Returning to the Heart of Agile - a Talk by Alistair Cockburn

Posted by Steve Green on 14 June 2016.

I confess to being somewhat jaded and sceptical when I hear yet another evangelist telling us how Agile development is the one true path to software perfection, that "quality is baked into the process" and how you absolutely must follow the process to the letter even when your instincts tell you otherwise.

So I wasn't entirely enthused by the prospect of Alistair Cockburn's talk at the AdventuresWithAgile Meetup on 14 June 2016. Alistair is not merely an Agile evangelist but was one of the authors of the Agile Manifesto and the Declaration of Interdependence. He doesn't just drink the Agile Kool-Aid, he makes and sells it for a living. This could be a grim 90 minutes.

I could not have been more wrong

Alistair is a highly-engaging speaker and it turns out he shares my dismay at what Agile development has become in the last decade, hence the topic of his talk, "Returning to the Heart of Agile".

As people have applied Agile principles blindly without applying intelligence, practices have become bloated, inefficient and self-defeating. Worse still, they have turned into mantras that are recited verbatim without consideration of the context or the original principles.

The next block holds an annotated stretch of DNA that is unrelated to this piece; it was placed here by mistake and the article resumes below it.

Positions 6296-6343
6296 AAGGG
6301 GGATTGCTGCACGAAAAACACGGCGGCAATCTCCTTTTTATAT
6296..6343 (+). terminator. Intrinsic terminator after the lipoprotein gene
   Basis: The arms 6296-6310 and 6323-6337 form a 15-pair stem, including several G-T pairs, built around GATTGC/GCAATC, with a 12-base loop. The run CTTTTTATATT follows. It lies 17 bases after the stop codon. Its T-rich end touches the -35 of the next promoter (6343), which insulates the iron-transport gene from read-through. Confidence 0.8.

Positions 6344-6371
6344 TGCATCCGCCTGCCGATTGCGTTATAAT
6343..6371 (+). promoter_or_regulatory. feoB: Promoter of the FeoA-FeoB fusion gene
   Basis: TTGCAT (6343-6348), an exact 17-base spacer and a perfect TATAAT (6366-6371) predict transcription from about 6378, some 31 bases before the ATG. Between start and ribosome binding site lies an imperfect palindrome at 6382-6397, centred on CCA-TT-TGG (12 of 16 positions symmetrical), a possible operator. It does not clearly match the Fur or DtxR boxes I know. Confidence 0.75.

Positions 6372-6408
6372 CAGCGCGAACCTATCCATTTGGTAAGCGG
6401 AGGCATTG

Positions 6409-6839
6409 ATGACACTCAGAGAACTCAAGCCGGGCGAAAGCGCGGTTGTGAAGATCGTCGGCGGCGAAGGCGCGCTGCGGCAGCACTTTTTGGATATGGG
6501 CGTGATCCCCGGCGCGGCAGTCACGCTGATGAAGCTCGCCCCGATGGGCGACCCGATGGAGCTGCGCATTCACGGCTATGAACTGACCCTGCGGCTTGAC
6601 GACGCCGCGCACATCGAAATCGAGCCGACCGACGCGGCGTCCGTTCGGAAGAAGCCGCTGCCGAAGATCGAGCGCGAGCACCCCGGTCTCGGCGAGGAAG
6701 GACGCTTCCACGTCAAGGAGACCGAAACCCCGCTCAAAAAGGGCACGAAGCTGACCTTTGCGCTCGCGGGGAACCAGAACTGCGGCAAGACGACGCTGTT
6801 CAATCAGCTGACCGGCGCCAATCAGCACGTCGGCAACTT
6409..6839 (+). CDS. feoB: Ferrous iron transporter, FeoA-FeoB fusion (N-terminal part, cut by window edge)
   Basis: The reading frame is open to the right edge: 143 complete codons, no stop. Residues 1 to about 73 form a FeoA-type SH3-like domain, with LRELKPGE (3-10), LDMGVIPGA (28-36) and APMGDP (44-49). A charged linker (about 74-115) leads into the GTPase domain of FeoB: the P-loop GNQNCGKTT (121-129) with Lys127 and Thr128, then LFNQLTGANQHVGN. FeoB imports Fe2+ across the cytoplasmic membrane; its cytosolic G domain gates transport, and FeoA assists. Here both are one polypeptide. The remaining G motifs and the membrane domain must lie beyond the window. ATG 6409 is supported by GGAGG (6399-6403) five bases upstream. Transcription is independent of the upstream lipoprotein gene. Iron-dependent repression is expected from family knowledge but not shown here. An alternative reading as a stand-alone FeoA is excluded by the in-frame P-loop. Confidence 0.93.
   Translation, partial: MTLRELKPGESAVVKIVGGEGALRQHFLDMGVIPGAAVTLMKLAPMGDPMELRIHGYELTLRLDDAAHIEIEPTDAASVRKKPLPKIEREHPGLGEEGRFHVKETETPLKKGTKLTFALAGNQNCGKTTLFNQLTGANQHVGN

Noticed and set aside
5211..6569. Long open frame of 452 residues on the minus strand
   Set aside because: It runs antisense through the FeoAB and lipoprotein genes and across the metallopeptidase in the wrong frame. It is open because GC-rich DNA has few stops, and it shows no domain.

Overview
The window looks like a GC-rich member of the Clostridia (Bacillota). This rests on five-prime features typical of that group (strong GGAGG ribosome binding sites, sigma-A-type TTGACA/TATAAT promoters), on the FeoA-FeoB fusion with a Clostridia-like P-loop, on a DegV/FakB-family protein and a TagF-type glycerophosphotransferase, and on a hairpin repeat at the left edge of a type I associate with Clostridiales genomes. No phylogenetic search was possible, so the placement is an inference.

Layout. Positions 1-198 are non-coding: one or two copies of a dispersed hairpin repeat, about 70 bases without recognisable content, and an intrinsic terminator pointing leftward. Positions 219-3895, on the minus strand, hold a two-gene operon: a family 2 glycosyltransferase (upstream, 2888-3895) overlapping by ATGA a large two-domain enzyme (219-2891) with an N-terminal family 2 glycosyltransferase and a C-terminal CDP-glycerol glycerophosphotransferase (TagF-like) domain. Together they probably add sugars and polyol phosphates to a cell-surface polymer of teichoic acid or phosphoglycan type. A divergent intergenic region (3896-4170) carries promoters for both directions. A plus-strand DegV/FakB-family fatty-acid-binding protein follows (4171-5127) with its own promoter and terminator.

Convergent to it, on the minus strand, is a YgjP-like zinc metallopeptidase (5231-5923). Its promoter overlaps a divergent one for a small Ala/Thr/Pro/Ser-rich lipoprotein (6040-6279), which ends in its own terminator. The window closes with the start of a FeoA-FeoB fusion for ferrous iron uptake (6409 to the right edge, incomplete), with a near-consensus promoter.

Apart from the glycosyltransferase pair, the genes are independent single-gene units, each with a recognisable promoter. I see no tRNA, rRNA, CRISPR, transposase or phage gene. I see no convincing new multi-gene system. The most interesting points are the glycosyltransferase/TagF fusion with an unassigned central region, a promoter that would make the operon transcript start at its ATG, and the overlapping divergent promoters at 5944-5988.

Agile consultants

There was a special mention for those Agile consultants who have taken the simple set of principles and extrapolated them into huge process documents that then require lengthy and expensive training courses to understand and implement. It's all a long way from what the authors of the Agile Manifesto envisioned.

Credibility by example

I was particularly impressed by Alistair's promise never to answer a question without providing  a real-world example to support it, which gave a great deal of credibility to his answers. There was no hand-wavy "you have to trust the process" nonsense and I can only recall one occasion when he was not able to provide an example - I may be wrong but I think he also declined to provide an answer.

Lightbulb moments

Much of his talk simply reinforced my own beliefs but there were a few lightbulb moments such as his description of the Shu Ha Ri Kokoro progression of learning and complexity, which explains how practitioners (of perhaps any discipline) at first tend to adopt increasingly complex methods, but as they approach mastery of their subject they tend to seek simplicity. I found this counter-intuitive at first but now see examples everywhere.

Find out more

There is a video of Alistair's talk at - it's 90 minutes but it's well worth taking the time. There's also a short paper at